We seem to be under the impression that a simple age cutoff such as turning 18, or a celebration like a college graduation should make us feel like adults. After all, there are certain privileges that come with crossing those thresholds, the right to vote, to purchase alcohol, drive a car etc. Why do we assume that the years between 16 and 23 are the years that you must get everything set up for the rest of your life to fall in place?

I was given my first car when I was 16, a Ford Ka, a beautiful piece of engineering if you ask me.

Before even completing my first driving lesson, I was signing myself into a contract with an Insurance company for a comprehensive package coming in at €3,200 for the year. I remember the monthly payments cost €260, all my hard earned money was gone into insurance for a car that was probably worth €400! Hindsight is great though, now I can look back and be proud of myself for being able to learn to budget from a young age and manage that considerable outlay. I should really write a letter to Axa and thank them!

I know people say they don’t have it all figured out either, and that you shouldn’t worry about the future but it’s difficult when there seems to be such a structured way of doing things. School – College – Job – House – Husband – Child, it just doesn’t seem like a chain that should be broken when you’re at this age.

I love that people are learning to rebel against the ‘rules’, going back to education at a later age, not buying a car because public transport suffices, having children when they feel it’s the right time and so many more examples.

There is no clear path to adulthood and from what I’ve learned so far is… not to worry!

Everything will fall into place, I might be biased because I’ve only recently downloaded ‘The Secret’ on audiobooks so I’m really trying to stay positive about everything!!!

You should try to be too…

Heather

Heather Lordan is part of the Marketing and PR team at Fuzion Communications

Heather Lordan

Our German Crisis Communications Partner, Engel & Zimmermann

May 17, 2021

Fuzion Communications are part of a European crisis communications network with the core purpose of providing clients with a network of experts in crisis communications should a pan-European issue occur.

The Crisis Communications Network is an association of European owner-managed PR agencies with unrivalled expertise in Crisis Prevention and Communication. As independent agencies it is highly flexible and is able to react immediately to clients’ needs and where necessary co-ordinate across different jurisdictions in Europe.

At the time of writing there are experienced agencies in 11 countries as part of the CCNE.

To give you some insight into these international partners we have asked each of them to give us some information about their business, the local “hot topics” and their general approach.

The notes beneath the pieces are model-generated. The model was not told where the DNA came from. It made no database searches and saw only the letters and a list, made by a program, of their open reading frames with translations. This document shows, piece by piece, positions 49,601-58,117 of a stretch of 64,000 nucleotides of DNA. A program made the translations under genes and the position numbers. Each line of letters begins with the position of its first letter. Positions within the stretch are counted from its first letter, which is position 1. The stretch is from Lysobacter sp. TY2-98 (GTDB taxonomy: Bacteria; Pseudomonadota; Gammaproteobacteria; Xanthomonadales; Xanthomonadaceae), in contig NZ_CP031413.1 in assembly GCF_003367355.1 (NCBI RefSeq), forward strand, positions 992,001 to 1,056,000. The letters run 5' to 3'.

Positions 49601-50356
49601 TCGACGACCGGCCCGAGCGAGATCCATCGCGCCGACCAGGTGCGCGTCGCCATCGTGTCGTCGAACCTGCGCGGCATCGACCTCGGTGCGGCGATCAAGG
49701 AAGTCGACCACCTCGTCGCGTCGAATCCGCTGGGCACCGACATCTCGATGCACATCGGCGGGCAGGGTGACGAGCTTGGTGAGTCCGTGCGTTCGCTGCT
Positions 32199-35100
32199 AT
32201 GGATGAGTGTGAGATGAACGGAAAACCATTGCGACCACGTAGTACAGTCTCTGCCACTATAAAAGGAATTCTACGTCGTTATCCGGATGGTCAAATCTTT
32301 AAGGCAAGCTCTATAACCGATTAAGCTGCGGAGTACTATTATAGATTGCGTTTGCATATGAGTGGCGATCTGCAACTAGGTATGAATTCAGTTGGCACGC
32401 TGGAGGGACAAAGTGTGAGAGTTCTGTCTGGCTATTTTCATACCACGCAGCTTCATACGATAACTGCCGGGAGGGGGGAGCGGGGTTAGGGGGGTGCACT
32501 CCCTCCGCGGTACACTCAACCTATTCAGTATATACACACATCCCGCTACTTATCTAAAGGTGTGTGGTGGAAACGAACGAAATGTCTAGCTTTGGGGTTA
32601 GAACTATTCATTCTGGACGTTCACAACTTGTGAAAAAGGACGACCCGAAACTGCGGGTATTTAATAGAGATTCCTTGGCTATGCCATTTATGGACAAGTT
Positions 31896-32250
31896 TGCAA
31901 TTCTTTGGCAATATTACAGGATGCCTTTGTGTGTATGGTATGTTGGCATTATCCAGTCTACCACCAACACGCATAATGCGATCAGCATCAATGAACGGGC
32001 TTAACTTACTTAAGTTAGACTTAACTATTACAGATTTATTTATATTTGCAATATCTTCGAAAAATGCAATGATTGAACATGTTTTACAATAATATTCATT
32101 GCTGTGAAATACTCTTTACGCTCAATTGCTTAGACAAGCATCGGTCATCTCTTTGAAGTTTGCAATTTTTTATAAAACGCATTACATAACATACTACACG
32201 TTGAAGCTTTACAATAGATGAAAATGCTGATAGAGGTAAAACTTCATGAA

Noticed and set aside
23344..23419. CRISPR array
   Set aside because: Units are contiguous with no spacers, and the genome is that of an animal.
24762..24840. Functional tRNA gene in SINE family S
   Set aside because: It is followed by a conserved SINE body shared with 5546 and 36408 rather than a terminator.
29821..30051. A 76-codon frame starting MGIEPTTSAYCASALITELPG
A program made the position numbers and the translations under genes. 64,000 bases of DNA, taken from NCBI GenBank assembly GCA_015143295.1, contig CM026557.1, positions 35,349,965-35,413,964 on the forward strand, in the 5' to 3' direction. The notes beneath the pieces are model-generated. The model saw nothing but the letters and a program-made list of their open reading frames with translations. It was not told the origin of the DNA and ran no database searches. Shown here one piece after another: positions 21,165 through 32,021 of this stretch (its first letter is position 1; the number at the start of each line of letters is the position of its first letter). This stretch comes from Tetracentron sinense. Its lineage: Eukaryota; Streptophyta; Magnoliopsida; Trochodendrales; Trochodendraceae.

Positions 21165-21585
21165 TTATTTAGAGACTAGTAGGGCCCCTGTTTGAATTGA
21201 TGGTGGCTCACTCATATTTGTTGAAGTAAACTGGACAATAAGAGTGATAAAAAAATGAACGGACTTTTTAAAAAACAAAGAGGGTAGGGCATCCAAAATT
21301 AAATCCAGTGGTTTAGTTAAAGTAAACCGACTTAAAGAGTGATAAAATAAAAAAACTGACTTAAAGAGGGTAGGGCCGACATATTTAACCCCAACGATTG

We start off with the founding partner of the CCNE.

Here is some information about our German partner agency, Engel & Zimmerman.

About them:
Engel & Zimmermann was founded in 1985 in Munich. Nowadays the owner-run consultancy has a second office in Osnabrück (Lower Saxony) and works for more than 60 companies as regular consulting clients. 50 employees take care of mostly midsized companies.

For these clients they set up systematic crisis prevention, e.g. training for the staff with camera-based media training, workshops for the crisis management team or risk analyses. When a crisis occurs they develop effective communication strategies and talk as spokespeople on behalf of the client to the press.

Engel & Zimmermann specialise in working for food and beverage producers, which account for about half of their regular consulting clients. Furthermore, they deal with compliance and cyber breaches for companies from various industry sectors.

Crisis Communications in Germany:
Communications is very challenging in Germany these days. They observe that social media and corporate communication departments in many companies are not well prepared for sensitive communications with the general public. One of the big topics they identified is that companies are struggling with what they refer to as identity politics.

Many of them are completely overwhelmed and need help in developing an attitude or position concerning political and social issues (e.g. racism and gender diversity), which is accepted by all of their customers. It is more and more obvious that no company can be unpolitical any longer. The reason why Engel & Zimmermann has so many clients from F&B is that this sector has been highly criticised in Germany for many years now. The expectation is that this development continues in the future.

Broadcast media, NGOs and parts of the general public have a huge focus on product quality problems, the use of additives and artificial flavourings or general consumer deception. Against this background, many F&B companies are under permanent pressure and communication mistakes have to be carefully avoided.

Their Approach:
From their perspective, crisis communications is a strategic and long-term task. They are convinced that systematic crisis prevention should be practiced by all companies, which is their groundwork for every kind of effective communications in the case of a crisis. They are available for their clients 24/7 and also help them with current issues. Because of their strategic approach they also believe that and crisis should be precisely analysed in the aftermath. They consider their strategic approach to be a holistic one – from crisis prevention to ad-hoc crisis communications and to crisis evaluation.

The Irish Comparison

While the basics that we follow are identical; be prepared, identity potential risks, have a plan, have a great, experienced team that can handle a crisis and a client team that is trained to handle media with support – it is clear that there are special conditions in each country that you need to be aware of if you are dealing with a crisis and it is at these times that you need a local experienced, agile partner to help you navigate these challenges when they occur.

If you would like any information about our crisis communications service or the Crisis Communications Network Europe feel free to contact me at deirdre@fuzion.ie.